It gets really hot in Austin and for a lot of the year. It's currently mid-October and the high will reach 94 degrees today. There's a cold front coming through later this week and we'll see highs in the low 80s. You know, fall weather.
The long stretch of summer temperatures is great for spending time outdoors, but it's not so great for the electric bill. Austinites use a lot of AC for a lot of the year and the city wants to help cut down on the energy demand. To do so, the city council has passed an ordinance that requires all new homes and apartments to have smart thermostats, like the Nest, installed.
We know that customers using smart thermostats like the Nest see real energy savings thanks to small adjustments to temperature throughout the day that happen automatically. When smart thermostats and utilities join forces in energy demand response programs, the benefits can be even greater.Austin Energy, the city-run utility company, already has a PowerSaver program in place that offers an $85 rebate to customers who purchase smart thermostats and let the utility adjust the temperature during times of high electricity demand. It typically involves moving the temperature up by four degrees for a couple of hours about 15 days out of the year. The shift helps the utility meet demands and customers save a little money too.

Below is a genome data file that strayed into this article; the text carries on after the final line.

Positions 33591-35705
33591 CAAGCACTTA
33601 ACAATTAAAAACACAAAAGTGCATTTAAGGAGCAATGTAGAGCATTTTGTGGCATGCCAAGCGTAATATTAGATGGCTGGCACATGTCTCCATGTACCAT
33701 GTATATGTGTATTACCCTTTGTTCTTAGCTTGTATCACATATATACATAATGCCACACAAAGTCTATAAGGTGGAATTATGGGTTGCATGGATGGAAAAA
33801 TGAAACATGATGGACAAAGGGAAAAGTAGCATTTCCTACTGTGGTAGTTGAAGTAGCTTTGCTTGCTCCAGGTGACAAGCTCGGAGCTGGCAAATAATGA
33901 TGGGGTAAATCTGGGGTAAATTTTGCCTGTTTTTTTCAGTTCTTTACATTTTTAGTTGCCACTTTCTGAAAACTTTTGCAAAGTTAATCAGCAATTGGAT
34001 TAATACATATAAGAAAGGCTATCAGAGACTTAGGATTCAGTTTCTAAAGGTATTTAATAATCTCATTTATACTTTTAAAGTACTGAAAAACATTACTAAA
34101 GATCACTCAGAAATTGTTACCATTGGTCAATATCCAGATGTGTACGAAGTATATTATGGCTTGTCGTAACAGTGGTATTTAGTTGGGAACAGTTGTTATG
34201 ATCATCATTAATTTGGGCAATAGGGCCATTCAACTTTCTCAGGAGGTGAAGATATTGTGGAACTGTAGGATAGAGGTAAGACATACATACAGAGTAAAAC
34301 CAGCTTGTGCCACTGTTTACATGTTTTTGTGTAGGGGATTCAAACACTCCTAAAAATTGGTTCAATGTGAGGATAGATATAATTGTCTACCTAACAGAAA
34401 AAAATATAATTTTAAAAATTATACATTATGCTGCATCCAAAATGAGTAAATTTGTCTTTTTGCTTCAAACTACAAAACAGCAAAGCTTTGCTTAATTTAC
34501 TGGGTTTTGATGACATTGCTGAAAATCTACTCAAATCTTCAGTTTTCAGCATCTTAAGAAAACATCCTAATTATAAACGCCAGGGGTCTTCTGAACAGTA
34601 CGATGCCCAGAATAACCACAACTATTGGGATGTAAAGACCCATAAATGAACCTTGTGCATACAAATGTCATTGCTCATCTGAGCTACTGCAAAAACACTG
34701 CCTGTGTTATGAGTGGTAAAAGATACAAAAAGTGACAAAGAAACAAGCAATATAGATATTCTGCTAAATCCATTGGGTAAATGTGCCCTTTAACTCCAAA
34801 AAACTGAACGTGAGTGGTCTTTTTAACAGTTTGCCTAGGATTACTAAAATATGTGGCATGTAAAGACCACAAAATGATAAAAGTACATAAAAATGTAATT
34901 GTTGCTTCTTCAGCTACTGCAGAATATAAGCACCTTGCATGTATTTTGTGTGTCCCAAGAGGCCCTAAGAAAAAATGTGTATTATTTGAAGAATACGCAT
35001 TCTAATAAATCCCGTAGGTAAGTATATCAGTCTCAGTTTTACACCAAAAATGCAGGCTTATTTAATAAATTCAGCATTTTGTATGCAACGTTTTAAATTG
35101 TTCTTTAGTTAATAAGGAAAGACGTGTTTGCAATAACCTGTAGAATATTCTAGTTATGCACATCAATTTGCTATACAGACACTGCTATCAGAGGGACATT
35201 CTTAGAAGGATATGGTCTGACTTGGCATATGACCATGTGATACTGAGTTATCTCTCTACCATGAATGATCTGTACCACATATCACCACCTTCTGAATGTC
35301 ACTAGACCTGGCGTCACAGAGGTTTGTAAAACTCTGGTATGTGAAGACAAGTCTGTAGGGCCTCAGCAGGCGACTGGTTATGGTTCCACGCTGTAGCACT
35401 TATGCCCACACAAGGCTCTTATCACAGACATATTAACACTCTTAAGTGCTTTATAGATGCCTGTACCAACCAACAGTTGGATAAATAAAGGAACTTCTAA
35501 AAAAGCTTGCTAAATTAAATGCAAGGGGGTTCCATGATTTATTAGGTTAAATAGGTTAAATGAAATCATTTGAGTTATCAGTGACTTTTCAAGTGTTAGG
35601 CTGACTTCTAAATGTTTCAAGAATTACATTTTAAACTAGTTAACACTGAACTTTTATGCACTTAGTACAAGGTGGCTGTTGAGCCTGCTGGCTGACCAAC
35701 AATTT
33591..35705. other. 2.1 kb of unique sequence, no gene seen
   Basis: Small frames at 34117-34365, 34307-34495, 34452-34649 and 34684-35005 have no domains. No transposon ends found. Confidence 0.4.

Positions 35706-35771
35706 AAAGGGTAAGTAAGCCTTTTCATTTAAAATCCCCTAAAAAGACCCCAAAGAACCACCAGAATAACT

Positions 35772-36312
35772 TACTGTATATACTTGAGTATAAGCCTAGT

“Rather than cycling their air conditioner on and off, we just adjust the temperature settings by a few degrees in the home,” Austin Energy's Debbie Kimberly said to KUT. “It’s typically indiscernible. We have very good participation rates. Customers really like the program.”
The new smart thermostat mandate aims to get more homes involved in the PowerSaver program to help balance peak energy loads. Because many new homes and apartments are already coming with internet-connected thermostats, the ordinance had very little opposition. Also, newer homes have better insulation meaning the shifts in temperature will be less noticeable for those customers.
The city is partnering with Nest on the PowerSaver program, but even with the $85 rebate the $249 thermostat can be out of reach for some homeowners and renters. Luckily, almost any brand of smart thermostat can be used with the program and cheaper alternatives are coming. Kimberly mentions a $60 Bluetooth connected thermostat is in the works.
What do you think of having a smart thermostat mandate?